An app turns your Galaxy S20 Ultra or Note 10 Plus into night vision goggles

An app turns your Galaxy S20 Ultra or Note 10 Plus into night vision goggles
Last year, Samsung introduced a top-shelf Galaxy S10 5G model that subsequently came to US shores as well, and had something brand new for the Galaxy S line. Besides the crazy for its time 12GB RAM/1TB storage version, the third unique feature of that particular S10 variant was said to be a unique for the series quad-camera set on the back.

What piqued our interest at the time, however, was the mysterious "better spatial perception" blurb that Samsung used while explaining what the four rear cameras will bring to the 5G model representative of the venerable S10 line. 

Samsung, it turns out, has been developing time-of-flight (ToF) depth camera sensors to go into its smartphones for a while. The tech is different than the 3D structured light face-reading kits on the front of phones like the iPhone 11 series in that it can map a whole room full of objects for you. 

The TrueDepth camera setup on the iPhones uses 30,000 points to develop your 3D face matrix, while the ToF cameras use a sensor and auxiliary light kit that can detect and map up to 300,000 points at a distance of about ten feet, bringing about more opportunities in 3D space sensing.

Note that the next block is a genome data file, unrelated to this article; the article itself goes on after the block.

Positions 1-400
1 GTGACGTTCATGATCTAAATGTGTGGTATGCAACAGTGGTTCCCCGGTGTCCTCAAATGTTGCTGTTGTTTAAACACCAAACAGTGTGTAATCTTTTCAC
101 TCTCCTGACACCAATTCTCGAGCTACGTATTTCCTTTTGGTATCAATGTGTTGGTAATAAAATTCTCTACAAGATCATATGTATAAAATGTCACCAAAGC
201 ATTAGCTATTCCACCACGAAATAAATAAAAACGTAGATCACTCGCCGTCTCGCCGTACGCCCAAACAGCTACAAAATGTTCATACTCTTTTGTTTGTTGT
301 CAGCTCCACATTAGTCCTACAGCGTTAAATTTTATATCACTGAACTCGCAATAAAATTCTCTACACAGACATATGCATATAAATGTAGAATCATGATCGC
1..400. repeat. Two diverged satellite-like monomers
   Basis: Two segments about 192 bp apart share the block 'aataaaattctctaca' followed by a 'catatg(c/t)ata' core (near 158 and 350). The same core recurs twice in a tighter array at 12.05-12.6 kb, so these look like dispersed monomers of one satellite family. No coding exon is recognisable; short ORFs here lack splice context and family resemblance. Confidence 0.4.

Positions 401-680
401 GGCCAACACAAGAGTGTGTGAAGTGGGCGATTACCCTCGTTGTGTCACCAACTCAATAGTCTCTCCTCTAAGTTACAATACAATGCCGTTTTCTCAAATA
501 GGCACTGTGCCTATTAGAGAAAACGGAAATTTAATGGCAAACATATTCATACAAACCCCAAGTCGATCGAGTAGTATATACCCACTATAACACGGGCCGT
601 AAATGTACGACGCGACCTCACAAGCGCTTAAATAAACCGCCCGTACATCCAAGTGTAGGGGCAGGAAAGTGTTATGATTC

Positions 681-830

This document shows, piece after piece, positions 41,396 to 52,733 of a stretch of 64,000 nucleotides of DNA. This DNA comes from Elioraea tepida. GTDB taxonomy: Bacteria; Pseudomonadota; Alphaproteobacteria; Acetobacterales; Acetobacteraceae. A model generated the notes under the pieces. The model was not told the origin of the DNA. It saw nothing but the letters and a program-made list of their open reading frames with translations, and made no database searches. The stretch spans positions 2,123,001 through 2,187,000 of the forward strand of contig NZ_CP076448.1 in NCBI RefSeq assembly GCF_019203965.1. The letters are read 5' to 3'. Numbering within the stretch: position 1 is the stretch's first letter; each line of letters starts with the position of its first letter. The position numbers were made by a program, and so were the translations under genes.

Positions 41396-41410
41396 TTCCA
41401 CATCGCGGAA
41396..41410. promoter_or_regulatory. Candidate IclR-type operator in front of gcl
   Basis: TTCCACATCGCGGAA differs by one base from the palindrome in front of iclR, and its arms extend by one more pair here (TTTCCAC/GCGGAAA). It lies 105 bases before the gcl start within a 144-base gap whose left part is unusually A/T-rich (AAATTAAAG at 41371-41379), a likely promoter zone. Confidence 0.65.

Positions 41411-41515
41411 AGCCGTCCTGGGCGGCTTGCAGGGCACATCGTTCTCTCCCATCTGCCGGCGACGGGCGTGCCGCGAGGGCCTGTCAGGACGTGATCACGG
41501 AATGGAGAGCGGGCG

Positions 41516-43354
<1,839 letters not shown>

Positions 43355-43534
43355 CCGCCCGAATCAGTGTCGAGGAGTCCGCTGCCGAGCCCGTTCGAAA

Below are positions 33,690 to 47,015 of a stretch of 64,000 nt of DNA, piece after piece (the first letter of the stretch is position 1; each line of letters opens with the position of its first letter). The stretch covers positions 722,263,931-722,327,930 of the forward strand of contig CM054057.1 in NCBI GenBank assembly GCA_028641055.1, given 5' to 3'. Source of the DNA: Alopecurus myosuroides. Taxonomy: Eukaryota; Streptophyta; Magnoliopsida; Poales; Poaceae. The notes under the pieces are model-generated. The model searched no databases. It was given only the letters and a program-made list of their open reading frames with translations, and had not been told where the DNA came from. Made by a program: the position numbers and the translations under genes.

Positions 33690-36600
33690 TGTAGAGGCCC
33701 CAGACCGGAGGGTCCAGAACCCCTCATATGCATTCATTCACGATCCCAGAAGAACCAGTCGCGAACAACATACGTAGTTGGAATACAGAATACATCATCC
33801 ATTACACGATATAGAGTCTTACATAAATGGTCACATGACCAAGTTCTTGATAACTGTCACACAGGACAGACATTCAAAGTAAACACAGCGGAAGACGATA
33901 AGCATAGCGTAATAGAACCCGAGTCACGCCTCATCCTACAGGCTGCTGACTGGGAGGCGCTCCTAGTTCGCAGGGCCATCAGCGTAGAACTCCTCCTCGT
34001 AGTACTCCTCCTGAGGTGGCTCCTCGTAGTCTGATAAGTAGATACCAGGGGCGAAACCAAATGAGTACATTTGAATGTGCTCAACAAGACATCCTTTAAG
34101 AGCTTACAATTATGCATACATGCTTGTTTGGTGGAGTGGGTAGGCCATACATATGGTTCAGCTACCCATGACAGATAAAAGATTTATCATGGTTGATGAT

In theory, ToF sensors could allow you to change digital clothes, play augmented reality games, and gesture like a madman while you serve Kinect-style tennis backhands against your roomies. In reality, they are mostly helping the other cameras in the kit on the back of the phone achieve better depth and spacial perception for shots like portraits where separating the subject from the background blur correctly is important.

Turn your Galaxy S20+ or Ultra and Note 10+ into night vision devices

Time-of-flight kits, however, can be used for one more thing - fun - and that's exactly what the Night Vision app that lets you use the ToF camera for scanning of your dark room and outputting an admittedly low-res "heat map" of anything around. Yes, in darkness, that's why the subtitle of the app is ToF Viewer.

The pure unadulterated output from accessing the depth camera on the back of the phones equipped with ToF sensors, results in something of this nature below. Cool, eh, at least until ToF sensors get one-upped in mapping detail and distance by LiDAR cameras like the one on the new iPad Pro that will eventually trickle down to the iPhone 12 Pro models.

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